- Dissolution of Muslim Marriage Act, 1939
Apart from the personal Sharia law, there are statutory provisions under which Muslims can file for divorce. Under this law, there are several grounds through which Muslim women can obtain a decree for dissolution of marriage from their husbands. They are:
- when the whereabouts of the husband are not known for four years.
- when the husband has neglected the maintenance of her wife for two years.
- when the husband has been imprisoned for seven years or more.
- when the husband has been insane for two years or is suffering from any virulent venereal disease or an incurable form of leprosy.
- when the husband has not performed any marital obligations for three years or more.
- any other ground which is recognized as valid for the dissolution of marriage under Muslim Law.
- when the husband was impotent at the time of marriage and he continues to be.
- that her father has given her in marriage before she attained the age of fifteen years, and she repudiated the marriage before attaining the age of eighteen years.
- when the husband treats her with cruelty in any form:
- by disposing of her property or preventing her from exercising her legal rights over it.
- by associating with any women of evil repute and lives an infamous life.
- Stops her from practicing her religious profession or practice.
- by treating any of her wives with inequality if he has more than one wife.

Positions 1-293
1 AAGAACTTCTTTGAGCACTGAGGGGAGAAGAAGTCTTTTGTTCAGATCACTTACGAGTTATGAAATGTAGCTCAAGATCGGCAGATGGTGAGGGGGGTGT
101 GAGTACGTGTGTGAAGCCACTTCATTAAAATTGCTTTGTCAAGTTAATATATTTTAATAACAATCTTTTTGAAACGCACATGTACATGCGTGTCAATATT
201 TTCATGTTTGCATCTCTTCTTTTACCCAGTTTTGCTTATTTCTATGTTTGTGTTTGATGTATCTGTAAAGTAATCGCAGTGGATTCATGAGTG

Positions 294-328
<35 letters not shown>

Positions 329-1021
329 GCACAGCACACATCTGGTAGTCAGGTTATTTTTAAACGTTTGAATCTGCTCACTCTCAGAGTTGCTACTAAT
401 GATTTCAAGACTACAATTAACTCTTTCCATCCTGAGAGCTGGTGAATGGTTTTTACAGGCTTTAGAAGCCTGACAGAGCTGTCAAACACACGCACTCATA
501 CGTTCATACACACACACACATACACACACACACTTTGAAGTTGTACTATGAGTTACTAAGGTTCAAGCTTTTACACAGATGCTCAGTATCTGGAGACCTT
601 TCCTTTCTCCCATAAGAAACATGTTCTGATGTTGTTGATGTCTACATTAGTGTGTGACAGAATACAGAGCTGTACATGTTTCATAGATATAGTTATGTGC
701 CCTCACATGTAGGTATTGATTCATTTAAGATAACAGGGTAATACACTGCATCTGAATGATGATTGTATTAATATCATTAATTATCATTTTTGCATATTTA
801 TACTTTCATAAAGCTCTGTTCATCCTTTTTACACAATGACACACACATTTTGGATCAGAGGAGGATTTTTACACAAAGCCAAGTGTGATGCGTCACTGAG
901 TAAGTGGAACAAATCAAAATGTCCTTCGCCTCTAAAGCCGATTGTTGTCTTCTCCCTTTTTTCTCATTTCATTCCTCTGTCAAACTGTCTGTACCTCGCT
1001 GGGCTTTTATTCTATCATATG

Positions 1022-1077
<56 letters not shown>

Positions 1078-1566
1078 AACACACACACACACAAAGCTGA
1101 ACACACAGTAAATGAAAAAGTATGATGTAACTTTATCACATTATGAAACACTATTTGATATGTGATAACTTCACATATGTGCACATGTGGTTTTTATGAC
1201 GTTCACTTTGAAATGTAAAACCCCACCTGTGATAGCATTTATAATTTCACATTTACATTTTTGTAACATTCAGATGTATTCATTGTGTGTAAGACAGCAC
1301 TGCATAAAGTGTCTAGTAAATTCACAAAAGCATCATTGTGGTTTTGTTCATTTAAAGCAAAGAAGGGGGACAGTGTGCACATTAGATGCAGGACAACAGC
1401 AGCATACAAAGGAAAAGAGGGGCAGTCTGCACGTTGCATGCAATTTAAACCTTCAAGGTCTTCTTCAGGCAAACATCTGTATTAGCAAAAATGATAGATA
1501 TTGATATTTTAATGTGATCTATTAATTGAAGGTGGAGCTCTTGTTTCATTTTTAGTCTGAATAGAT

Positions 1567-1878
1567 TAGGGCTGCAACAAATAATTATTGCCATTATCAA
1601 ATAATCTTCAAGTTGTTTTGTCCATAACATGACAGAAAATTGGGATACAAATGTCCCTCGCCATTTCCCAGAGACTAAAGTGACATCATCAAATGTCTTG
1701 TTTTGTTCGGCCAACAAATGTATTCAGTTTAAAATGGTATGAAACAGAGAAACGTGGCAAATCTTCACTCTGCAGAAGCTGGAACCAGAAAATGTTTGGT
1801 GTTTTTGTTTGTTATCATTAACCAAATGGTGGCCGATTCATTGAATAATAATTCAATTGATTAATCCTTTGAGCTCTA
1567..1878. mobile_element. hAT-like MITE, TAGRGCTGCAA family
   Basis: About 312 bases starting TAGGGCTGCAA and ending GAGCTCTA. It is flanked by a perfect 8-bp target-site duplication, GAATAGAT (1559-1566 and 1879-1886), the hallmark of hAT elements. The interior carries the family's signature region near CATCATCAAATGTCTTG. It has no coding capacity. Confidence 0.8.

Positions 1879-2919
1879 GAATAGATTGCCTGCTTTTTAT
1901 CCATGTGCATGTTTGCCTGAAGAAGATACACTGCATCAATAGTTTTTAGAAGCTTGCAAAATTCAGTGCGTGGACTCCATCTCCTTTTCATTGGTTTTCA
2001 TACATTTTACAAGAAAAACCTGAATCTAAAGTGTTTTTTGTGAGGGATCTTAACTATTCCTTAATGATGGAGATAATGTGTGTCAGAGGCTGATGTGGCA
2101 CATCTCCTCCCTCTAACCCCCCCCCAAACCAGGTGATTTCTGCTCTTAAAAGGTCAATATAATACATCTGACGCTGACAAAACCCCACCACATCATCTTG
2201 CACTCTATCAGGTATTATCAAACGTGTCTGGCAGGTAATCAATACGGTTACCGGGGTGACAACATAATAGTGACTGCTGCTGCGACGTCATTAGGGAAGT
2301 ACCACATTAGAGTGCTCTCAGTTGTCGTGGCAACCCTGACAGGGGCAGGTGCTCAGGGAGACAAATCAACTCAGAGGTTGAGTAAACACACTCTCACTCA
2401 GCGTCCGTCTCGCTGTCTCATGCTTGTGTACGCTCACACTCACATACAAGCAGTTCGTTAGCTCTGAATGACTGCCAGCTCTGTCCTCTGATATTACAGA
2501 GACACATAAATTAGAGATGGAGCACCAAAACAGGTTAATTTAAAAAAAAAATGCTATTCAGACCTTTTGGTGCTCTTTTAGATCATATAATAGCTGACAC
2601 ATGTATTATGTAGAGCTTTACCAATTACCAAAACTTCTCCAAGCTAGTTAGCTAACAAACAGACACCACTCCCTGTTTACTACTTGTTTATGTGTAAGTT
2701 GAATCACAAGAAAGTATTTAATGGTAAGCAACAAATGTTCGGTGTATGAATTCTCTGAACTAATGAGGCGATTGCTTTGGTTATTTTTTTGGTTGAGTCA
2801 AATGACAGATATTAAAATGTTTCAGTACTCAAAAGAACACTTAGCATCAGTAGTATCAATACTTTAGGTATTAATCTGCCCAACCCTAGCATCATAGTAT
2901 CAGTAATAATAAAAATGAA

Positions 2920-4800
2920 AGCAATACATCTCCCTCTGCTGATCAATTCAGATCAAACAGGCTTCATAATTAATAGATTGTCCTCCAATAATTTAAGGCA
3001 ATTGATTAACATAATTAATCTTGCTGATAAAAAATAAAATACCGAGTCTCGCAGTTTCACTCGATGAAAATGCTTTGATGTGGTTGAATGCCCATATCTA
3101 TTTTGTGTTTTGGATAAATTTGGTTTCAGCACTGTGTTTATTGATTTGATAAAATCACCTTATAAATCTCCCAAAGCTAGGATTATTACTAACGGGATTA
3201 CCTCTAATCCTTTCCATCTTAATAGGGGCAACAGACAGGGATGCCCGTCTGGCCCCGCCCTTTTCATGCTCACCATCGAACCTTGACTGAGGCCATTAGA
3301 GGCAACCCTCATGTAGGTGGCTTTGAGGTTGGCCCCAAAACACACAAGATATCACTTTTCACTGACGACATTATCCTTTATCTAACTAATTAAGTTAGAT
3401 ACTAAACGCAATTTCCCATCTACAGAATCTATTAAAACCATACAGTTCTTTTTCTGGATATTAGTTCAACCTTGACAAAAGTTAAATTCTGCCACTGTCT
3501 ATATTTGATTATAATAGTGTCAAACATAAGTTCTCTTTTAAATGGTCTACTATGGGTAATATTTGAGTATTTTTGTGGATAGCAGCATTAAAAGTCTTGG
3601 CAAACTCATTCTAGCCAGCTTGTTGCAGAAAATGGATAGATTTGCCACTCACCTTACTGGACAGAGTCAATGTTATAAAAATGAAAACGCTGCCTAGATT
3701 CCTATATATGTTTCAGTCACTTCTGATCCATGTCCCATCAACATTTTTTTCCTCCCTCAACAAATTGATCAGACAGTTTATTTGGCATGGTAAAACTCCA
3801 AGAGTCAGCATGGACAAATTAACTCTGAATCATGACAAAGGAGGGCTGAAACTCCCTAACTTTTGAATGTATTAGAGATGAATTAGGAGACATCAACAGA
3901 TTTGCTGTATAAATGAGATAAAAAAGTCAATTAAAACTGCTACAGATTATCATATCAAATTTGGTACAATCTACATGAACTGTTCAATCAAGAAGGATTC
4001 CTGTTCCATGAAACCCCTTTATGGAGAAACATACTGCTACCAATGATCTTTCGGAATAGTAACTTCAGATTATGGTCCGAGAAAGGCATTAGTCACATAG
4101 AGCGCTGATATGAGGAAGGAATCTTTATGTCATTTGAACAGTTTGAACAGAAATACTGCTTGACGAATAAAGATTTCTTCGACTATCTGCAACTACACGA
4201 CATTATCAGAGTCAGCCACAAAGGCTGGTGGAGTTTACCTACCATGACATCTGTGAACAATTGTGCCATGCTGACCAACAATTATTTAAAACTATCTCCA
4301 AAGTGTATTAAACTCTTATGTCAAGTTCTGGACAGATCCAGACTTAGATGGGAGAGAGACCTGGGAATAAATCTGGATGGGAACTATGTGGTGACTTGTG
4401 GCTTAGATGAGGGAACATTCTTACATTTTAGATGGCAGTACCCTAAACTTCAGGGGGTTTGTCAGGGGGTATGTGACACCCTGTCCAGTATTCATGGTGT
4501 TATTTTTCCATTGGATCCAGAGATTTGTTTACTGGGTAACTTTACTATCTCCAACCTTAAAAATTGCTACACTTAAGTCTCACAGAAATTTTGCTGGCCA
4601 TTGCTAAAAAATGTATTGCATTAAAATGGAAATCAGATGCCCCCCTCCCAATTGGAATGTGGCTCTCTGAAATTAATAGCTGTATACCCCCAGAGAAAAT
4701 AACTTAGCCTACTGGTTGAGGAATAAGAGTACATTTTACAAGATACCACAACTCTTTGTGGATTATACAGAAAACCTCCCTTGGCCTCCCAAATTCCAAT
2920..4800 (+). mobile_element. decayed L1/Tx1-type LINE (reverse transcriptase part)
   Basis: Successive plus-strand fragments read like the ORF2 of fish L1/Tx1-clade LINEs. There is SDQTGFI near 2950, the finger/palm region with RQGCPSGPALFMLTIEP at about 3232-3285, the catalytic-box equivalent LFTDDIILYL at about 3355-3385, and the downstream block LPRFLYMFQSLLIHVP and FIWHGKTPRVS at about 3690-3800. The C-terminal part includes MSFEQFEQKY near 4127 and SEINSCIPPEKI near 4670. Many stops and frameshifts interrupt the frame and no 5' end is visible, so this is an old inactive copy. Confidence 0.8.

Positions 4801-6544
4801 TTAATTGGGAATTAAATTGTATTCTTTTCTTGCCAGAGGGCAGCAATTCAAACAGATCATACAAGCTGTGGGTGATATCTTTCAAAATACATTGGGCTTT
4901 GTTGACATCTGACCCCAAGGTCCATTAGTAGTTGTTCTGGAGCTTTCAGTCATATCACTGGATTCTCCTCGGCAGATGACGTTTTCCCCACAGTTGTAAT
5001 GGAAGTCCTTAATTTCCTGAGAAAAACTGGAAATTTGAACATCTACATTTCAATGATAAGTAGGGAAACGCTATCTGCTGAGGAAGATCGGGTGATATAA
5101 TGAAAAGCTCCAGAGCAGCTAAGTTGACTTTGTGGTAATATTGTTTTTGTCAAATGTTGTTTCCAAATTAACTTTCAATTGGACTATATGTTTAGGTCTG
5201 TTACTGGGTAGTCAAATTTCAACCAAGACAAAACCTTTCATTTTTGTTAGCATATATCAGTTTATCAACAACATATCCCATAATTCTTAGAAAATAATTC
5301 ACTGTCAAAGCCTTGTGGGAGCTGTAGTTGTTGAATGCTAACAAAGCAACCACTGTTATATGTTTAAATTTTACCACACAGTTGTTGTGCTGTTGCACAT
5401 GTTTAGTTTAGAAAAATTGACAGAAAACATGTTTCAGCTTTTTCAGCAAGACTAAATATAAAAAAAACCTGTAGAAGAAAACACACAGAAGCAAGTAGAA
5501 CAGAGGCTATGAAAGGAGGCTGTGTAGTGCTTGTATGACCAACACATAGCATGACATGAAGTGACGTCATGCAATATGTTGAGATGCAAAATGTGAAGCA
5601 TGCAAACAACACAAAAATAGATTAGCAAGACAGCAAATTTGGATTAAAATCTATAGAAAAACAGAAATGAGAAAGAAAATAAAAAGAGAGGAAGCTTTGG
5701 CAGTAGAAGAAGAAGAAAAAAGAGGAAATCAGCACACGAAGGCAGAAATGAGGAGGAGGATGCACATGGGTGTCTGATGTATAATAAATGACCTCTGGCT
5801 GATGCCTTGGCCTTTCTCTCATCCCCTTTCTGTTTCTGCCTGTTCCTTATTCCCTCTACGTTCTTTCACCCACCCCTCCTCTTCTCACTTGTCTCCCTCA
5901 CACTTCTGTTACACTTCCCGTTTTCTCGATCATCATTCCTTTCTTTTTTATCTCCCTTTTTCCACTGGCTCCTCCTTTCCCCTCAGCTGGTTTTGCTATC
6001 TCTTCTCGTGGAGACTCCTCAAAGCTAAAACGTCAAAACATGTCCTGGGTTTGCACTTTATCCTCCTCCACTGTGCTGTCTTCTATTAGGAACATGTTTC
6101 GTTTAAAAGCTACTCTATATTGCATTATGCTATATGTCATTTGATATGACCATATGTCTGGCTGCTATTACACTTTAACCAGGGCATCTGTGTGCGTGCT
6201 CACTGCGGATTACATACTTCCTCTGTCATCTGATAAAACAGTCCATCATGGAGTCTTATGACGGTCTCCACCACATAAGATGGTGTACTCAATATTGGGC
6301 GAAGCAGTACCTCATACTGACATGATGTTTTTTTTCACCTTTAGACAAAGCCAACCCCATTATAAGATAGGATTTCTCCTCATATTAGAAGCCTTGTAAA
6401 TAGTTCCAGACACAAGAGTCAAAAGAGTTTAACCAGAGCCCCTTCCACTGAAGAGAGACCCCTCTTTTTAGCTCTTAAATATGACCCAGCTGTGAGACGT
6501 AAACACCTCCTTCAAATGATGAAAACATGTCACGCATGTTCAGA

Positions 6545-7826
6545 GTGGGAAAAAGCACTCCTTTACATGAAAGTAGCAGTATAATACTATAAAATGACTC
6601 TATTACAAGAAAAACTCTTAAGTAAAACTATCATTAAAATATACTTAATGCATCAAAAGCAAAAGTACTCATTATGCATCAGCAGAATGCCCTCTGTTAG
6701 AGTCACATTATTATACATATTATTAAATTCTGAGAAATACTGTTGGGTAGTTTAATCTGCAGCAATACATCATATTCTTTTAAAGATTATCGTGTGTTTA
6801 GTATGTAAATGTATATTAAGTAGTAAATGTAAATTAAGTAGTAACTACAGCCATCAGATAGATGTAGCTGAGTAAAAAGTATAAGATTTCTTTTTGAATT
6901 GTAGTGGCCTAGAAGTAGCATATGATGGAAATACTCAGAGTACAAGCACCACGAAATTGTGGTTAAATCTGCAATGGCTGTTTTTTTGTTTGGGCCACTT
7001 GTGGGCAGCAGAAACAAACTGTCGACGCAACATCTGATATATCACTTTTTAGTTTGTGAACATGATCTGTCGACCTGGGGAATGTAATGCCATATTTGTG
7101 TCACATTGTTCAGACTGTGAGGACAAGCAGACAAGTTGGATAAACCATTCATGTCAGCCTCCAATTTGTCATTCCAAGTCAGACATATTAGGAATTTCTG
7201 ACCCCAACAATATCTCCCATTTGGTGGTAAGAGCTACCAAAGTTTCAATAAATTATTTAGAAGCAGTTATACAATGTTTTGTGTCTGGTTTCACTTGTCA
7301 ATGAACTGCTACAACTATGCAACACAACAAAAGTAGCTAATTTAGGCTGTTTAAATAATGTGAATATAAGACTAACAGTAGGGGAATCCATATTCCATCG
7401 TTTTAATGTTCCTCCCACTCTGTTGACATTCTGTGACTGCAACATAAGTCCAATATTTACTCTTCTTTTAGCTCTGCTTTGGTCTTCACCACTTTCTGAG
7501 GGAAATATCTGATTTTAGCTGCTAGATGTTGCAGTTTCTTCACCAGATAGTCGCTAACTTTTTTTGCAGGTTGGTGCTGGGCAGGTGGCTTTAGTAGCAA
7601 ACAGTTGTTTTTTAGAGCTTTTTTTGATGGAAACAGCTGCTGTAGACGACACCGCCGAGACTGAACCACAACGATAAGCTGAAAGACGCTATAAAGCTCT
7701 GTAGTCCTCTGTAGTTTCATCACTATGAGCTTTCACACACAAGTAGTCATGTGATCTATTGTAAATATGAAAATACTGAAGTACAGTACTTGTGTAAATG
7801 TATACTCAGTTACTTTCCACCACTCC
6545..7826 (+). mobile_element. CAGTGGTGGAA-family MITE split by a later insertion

- by forcing her to live an immoral life.
- By treating her miserably and by assaulting her even if that assault does not lead to physical ill-treatment.
Rights of Muslim Women after Divorce
- A reasonable and fair amount of maintenance to be received by her from her former husband during the iddat period.
- All the properties which belong to her and all the properties which she has received before or after the marriage or during the marriage belong to her and she has the sole right over it.
- A certain amount of money has been paid as mahr or dower during the marriage. A female is entitled to receive that amount as soon as the marriage is dissolved.
- A reasonable amount for the maintenance of children born before marriage and the wife holds the custody of the children.
In Noor Jahan Bibi v. Kazim Ali, the petitioner filed a suit against her husband for the dissolution of marriage. The husband had raised allegations against the wife for immoral character and adultery. The court held that the doctrine of Lian is not absolute under the Muslim law and a wife can bring a suit against her husband on the false ground of adultery. Therefore, the wife was entitled to a divorce.
In M.B. Rahim v. Shamsoonnissa Begum, the Privy Council observed that the husband disposed of the wife’s property and confined her to a room as if she is in jail and assaulted her. She started living separately. The husband then raised the contention that under Muslim law, the wife has no right to live separately even if the husband treats her badly. The Privy Council held that a woman has the right to live separately and giving her no rights to live separately violates the principle of natural justice.
With the changing time and coming of new laws, Muslim women are getting more rights and their position is becoming better day by day. Several pro-female judgments have been passed recently but still, there is a long way to go so that women can be at par with men. The abolishment of the Triple Talaq has improved the position of Muslim women. Several other reforms are required in Muslim law to uplift the position of women. More women organizations should be encouraged because they have played a tremendous role in improving the position of females in India. However, there is a need for a uniform law for the whole country for all the citizens irrespective of their religion so that the implementation of laws could become easier.
Edited by: Joshua Joseph
 Nurjahan Bibi vs Md. Kajim Ali, AIR 1977 Cal 90
 Moonshee Buzloor Ruheem v Shumsoonissa Begum, (1867) 1 MIA 551.